Meanwhile, be mindful about how you approach life.  First and foremost, find joy and find peace.  Without those, the travails and vagaries of life will prevail.  The Buddha said, “Life is suffering.”  Remember?  Find balance.

Part of that effort is choosing your battles wisely.  Jaialai, do you remember how you once told your mom that Ms. L’s food tasted better than hers?  She was so angry she smashed the frying pan.  Now, we appreciate the nod of support, but that wasn’t the wisest of moves.  (Yes, you were seven at the time, so it was understandable.)  Since Grandma and I are no longer there to cook for you when you were at your mother’s, she’s all you have in terms of food preparer.  (Your grandmother and I often ended up doing the cooking because your mother never cared enough to learn to cook well — despite her being a housewife during most of our marriage and my working very long hours at top firms.)  Your comments, although it may be accurate and honest feedback, didn’t get you the desired outcome of encouraging your mom to prepare better tasting food, did it?  Shosh resorted to spicy Korean instant noodles more and more as a result.  At our place, cooking and meal time was a family event, remember?  We had fun cooking and eating together, didn’t we?

Pick your battles, boys.  Before you go into battle, know what you are fighting for, what you hope to gain, and what you are willing to lose.  And, most importantly, never, ever, ever allow stupid people to simply goad you into doing battle with them.  That’s stupid for many reasons, including allowing them to choose when and where the fight takes place.  Why would you want to give up those advantages?

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Once you have chosen to fight, though, fight with everything you have.  Use your head.  Don’t let others drag you down. Remember, sometimes, you must lose a battle to win the war.  Use whatever gambit is necessary to throw the opponent off his/her game.  I remember sitting around the table once with Mr. T. and a small group of lawyers to strategize for impending battles against multi-billion corporations which were hurting working men and women and violating laws designed to protect people.  We may have been a small group and out-resourced, but we were never out-witted nor out-matched.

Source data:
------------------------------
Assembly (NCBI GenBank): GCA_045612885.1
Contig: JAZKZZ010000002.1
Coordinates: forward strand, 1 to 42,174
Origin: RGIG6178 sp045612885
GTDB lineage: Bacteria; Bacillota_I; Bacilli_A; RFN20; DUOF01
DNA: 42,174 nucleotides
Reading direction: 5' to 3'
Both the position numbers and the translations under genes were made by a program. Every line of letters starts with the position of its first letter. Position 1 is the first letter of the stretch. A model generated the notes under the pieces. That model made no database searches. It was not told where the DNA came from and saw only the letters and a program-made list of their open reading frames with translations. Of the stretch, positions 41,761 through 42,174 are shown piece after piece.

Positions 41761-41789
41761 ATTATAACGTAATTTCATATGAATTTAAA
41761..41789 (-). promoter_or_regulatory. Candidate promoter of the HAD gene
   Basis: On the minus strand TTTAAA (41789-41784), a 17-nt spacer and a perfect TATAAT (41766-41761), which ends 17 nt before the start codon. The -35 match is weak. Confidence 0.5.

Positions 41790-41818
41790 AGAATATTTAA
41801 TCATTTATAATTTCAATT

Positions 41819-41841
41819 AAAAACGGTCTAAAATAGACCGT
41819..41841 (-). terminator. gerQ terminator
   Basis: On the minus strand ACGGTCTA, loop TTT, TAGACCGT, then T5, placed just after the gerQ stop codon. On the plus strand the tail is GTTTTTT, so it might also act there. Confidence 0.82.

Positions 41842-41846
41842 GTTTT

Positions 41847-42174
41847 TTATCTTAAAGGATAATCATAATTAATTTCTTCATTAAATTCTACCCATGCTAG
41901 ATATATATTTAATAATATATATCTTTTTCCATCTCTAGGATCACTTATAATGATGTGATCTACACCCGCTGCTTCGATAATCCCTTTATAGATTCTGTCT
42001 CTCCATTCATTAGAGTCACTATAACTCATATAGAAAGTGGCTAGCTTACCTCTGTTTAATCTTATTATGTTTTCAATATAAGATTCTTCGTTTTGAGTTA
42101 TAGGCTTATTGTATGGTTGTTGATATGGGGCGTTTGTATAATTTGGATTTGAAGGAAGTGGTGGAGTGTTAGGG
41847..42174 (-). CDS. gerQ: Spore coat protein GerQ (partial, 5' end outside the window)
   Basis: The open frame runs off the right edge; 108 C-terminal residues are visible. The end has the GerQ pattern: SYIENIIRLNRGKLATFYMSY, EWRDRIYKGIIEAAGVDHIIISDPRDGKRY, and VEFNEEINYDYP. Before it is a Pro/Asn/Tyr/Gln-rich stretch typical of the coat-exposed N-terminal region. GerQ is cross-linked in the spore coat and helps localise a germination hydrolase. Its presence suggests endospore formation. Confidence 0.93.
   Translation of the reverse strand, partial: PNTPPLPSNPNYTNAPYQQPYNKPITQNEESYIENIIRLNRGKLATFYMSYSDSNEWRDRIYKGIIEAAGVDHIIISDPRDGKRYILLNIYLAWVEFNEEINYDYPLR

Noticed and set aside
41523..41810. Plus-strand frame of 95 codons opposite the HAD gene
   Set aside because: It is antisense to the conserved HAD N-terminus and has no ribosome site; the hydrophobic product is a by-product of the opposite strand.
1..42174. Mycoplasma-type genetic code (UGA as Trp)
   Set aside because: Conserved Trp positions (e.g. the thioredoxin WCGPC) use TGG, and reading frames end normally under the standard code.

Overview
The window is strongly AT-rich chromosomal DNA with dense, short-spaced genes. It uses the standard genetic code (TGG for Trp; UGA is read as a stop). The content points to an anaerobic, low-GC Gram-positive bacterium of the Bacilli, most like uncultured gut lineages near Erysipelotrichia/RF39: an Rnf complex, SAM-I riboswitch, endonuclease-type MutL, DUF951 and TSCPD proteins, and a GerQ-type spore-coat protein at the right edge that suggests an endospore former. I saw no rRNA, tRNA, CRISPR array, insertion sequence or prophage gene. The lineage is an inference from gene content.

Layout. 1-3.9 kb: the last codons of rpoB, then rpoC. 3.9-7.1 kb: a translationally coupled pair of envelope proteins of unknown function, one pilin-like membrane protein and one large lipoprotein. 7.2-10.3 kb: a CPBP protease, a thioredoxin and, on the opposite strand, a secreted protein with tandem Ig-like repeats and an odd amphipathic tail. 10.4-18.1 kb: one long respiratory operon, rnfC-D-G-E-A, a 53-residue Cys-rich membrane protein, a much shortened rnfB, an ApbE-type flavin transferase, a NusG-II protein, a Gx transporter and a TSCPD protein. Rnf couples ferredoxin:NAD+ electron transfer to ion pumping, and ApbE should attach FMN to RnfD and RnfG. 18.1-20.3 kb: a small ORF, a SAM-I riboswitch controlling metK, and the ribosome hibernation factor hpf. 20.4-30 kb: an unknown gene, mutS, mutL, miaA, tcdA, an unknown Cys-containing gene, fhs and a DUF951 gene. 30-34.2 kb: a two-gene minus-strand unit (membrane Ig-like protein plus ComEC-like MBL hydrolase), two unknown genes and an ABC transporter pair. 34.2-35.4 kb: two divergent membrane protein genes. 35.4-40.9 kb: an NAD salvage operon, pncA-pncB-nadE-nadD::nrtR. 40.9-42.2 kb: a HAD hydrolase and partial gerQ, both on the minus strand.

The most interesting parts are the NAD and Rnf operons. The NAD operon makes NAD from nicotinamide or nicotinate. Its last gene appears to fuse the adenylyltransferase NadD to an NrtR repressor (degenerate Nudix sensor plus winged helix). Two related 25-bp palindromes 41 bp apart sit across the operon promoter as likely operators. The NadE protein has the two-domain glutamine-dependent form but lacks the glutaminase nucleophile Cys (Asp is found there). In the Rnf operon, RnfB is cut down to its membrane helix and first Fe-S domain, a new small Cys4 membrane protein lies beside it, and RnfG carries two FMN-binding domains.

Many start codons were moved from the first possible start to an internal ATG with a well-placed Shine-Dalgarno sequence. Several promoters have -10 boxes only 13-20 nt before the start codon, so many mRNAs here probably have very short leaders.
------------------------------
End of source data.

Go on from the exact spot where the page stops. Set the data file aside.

Last, but not least, always, live to fight another day.  Preserve your strength.

Pick And Choose Your Battles Quotes. QuotesGram

All my love, always,

Dad

4 year, 9 months, and 3 days. Be bold.

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A few years ago, at Easter dinner with my in-laws, I noticed my husband’s grandmother dipping pieces of yellow cake into her glass of soda. She’s a woman of nearly 90 with a preternatural grip for hugs and pinching cheeks but, in this, she was gentle: letting each bite soak into her orange Crush, allowing it to achieve full saturation before popping it in her mouth.

“Ew, Nonna!” someone chuckled in protest. But it was her table and home, and she’d apparently been doing this for years, so no one said much more about it.

Some seasons later, maybe a Thanksgiving, my other nonna-in-law did something similar with her dinner roll, tearing it into strips and letting the red wine from her glass climb up into the bread before eating it. This time, I resolved that I would ask why. But first — wanting my question to come across as the genuine curiosity it was, rather than an accusation of bad table manners — I decided to try it myself.

Those first few dips completely changed the way I eat at family meals. Part of what won me over was the pleasure of the thing itself: Wine-soaked bread is sharp, puckery and delicious, a double hit of fermented tang. But more important, I soon came to realize, was the role it can play in pacing out a marathon meal.